It Continues...Sprint Is played the fool...

Sean Donelan SEAN at SDG.DRA.COM
Wed Jan 8 23:07:47 UTC 1997

>	Suggested reading are the rules and regulations for common carriers,

Good idea, I suggest everyone do this, or at least have a chat with their
company lawyer.  Common carrier laws and regulations are a bit dry, but
I read a bunch of them dating back to the 1600's.  All based on English
Common Law, because my non-english language skills are lacking.

>		Joe does not like the fact that I call him on the
>		phone, so he calls my local phone operator and have 
>		them to block my phone for outgoing calls.
>		My mother is about to die and she needs and ambulance,
>		but the phone does not work.

This is a strawman argument.  Barry didn't asked Sprint to block all
outgoing communication, or calls to emergency services, only calls to
his network number.  A different division of Sprint will block calls between
certain telephone numbers at the request of the subscriber.  They advertise
the blocking as a 'feature.'  So this isn't a company-wide policy, but rather
a division-level business decision.  Unless your mother is in the habit of
calling Software Tool & Die for ambulances, I don't see the relevance.

>	All ISP's should have as a policy to move packets, or for some
>	atlest try to move packets as close they can to the destination.

You could have this policy for your ISP.  But it isn't a requirement of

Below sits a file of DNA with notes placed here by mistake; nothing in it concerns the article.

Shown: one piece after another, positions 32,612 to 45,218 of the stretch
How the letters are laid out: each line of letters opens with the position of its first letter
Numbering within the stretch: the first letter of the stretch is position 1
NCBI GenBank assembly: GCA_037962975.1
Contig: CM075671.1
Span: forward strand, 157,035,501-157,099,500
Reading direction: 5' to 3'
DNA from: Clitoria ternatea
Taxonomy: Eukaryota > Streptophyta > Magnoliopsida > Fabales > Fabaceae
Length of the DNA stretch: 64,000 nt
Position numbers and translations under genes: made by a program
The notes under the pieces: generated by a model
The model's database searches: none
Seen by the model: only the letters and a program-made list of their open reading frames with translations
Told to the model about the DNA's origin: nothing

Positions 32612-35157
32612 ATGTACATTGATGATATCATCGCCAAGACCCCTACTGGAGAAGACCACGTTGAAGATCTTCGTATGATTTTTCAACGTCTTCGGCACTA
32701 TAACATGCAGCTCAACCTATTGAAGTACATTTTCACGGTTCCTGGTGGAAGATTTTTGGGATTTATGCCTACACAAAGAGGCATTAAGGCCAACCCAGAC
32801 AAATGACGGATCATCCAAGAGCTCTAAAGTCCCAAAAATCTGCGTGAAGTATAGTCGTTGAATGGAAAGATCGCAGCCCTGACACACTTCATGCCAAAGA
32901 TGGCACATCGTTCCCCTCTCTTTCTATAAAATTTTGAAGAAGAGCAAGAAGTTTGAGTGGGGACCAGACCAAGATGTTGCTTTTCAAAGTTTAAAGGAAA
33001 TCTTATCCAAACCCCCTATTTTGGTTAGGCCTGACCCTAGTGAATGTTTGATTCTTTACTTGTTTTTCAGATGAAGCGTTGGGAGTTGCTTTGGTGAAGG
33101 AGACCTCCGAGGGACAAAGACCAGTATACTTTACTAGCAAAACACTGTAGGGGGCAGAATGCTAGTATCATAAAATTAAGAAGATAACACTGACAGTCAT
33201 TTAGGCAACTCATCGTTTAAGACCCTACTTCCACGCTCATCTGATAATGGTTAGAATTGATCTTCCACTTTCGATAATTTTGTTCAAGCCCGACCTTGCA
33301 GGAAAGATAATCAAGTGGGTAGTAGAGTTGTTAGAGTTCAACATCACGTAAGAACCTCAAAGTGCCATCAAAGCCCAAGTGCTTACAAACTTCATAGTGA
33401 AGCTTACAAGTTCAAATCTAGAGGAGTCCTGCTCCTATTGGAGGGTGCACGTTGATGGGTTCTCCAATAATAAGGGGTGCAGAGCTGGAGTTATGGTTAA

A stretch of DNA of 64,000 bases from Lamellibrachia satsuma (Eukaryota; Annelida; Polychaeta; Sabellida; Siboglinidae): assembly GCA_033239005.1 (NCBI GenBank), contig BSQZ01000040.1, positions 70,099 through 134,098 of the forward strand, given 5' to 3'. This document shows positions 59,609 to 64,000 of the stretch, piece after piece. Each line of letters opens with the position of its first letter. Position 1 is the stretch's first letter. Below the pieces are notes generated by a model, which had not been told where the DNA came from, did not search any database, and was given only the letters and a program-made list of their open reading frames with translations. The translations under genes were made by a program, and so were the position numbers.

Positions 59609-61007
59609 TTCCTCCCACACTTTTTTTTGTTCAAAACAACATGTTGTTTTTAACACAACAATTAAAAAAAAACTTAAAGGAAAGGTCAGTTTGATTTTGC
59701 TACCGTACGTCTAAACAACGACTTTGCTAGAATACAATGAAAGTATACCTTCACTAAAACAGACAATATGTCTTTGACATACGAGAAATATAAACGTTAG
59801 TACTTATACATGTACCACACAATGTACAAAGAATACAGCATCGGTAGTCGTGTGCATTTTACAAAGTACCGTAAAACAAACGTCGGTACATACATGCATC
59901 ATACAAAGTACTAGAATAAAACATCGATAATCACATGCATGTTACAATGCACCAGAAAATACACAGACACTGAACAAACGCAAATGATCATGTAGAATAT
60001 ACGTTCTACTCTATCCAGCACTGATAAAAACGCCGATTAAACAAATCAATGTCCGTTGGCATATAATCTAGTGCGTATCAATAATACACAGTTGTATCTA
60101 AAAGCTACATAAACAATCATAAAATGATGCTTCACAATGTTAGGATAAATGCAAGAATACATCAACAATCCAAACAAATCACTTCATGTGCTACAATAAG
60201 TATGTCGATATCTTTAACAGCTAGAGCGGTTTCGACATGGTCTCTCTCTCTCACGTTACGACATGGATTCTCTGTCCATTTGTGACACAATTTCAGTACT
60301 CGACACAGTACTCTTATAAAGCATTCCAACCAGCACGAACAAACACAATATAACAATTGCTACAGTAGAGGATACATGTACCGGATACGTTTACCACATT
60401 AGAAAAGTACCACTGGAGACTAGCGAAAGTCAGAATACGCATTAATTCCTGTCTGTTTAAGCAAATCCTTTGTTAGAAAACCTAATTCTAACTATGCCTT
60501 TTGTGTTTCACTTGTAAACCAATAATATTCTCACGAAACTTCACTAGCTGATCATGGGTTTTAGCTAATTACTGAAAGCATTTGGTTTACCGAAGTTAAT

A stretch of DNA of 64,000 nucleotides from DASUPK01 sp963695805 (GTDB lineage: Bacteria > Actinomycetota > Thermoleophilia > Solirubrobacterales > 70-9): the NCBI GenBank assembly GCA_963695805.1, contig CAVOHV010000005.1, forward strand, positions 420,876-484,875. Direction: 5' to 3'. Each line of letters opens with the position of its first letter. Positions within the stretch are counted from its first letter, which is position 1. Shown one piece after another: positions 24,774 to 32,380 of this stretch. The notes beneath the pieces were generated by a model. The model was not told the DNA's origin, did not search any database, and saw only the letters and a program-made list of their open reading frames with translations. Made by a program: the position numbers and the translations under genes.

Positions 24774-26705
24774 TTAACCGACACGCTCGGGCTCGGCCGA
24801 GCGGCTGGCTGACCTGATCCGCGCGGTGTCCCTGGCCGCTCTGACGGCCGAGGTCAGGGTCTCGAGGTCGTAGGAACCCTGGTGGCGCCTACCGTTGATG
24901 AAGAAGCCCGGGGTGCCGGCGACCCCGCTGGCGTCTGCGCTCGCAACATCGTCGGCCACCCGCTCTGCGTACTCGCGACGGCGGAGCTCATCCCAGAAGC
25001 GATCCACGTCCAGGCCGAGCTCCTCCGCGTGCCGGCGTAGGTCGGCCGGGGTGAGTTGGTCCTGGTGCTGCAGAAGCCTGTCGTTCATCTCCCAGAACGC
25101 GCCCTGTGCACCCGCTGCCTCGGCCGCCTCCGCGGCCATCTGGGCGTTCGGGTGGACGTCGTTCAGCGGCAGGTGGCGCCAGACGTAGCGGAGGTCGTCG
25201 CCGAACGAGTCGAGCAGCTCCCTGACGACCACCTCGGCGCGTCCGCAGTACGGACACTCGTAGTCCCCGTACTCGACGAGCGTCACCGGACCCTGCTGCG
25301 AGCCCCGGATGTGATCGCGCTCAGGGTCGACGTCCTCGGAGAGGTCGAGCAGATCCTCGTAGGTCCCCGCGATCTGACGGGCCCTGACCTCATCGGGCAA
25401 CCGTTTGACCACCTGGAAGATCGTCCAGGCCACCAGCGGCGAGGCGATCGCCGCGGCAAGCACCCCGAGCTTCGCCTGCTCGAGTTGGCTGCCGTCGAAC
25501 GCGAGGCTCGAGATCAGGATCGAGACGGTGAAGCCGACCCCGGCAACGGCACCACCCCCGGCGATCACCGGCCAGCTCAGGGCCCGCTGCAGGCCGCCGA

common carriers when the carrier knows the addressee refused the shipment.

An old example, you hire a livery to ship horse manure to my house.
I tell the livery I don't want the horse manure delivered to my house.
The livery does not have to move the horse manure as close as they can
to my front door after I tell the livery I refuse to accept it.

A more modern US-centric example, attach a US Post Office Business Reply
mailer on a brick, and you will discover the post office will discard the
brick as close as they can to the origin.  This does not mean you can't
mail bricks through the mail.  One man mailed an entire house to Alaska,
one brick at a time, and the post office delivered them.  But if the Post
Office knew the addressee had refused to accept the bricks in Alaska, the
Post Office isn't required to ship the bricks to Alaska just so the shipment
could be refused.
Sean Donelan, Data Research Associates, Inc, St. Louis, MO
  Affiliation given for identification not representation

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